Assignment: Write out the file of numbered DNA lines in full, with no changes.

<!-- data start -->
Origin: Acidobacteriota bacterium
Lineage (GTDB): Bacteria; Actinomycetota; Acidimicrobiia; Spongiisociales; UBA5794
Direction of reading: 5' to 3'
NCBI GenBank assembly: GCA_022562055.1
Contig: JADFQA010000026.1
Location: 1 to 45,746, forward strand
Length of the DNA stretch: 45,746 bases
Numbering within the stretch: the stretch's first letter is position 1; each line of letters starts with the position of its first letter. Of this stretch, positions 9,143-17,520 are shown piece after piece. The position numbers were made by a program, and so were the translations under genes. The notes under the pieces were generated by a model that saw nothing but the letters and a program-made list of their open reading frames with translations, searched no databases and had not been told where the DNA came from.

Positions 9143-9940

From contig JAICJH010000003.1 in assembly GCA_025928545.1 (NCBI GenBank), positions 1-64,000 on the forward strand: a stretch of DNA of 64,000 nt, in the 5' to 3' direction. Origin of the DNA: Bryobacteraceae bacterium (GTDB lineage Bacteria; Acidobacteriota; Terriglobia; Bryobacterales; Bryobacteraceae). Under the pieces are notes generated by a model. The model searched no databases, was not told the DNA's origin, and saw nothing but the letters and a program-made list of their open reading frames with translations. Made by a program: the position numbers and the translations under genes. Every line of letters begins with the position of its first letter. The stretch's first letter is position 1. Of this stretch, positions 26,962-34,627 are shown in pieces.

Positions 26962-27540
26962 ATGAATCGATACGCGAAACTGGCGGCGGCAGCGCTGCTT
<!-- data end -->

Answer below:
Origin: Acidobacteriota bacterium
Lineage (GTDB): Bacteria; Actinomycetota; Acidimicrobiia; Spongiisociales; UBA5794
Direction of reading: 5' to 3'
NCBI GenBank assembly: GCA_022562055.1
Contig: JADFQA010000026.1
Location: 1 to 45,746, forward strand
Length of the DNA stretch: 45,746 bases
Numbering within the stretch: the stretch's first letter is position 1; each line of letters starts with the position of its first letter. Of this stretch, positions 9,143-17,520 are shown piece after piece. The position numbers were made by a program, and so were the translations under genes. The notes under the pieces were generated by a model that saw nothing but the letters and a program-made list of their open reading frames with translations, searched no databases and had not been told where the DNA came from.

Positions 9143-9940

From contig JAICJH010000003.1 in assembly GCA_025928545.1 (NCBI GenBank), positions 1-64,000 on the forward strand: a stretch of DNA of 64,000 nt, in the 5' to 3' direction. Origin of the DNA: Bryobacteraceae bacterium (GTDB lineage Bacteria; Acidobacteriota; Terriglobia; Bryobacterales; Bryobacteraceae). Under the pieces are notes generated by a model. The model searched no databases, was not told the DNA's origin, and saw nothing but the letters and a program-made list of their open reading frames with translations. Made by a program: the position numbers and the translations under genes. Every line of letters begins with the position of its first letter. The stretch's first letter is position 1. Of this stretch, positions 26,962-34,627 are shown in pieces.

Positions 26962-27540
26962 ATGAATCGATACGCGAAACTGGCGGCGGCAGCGCTGCTT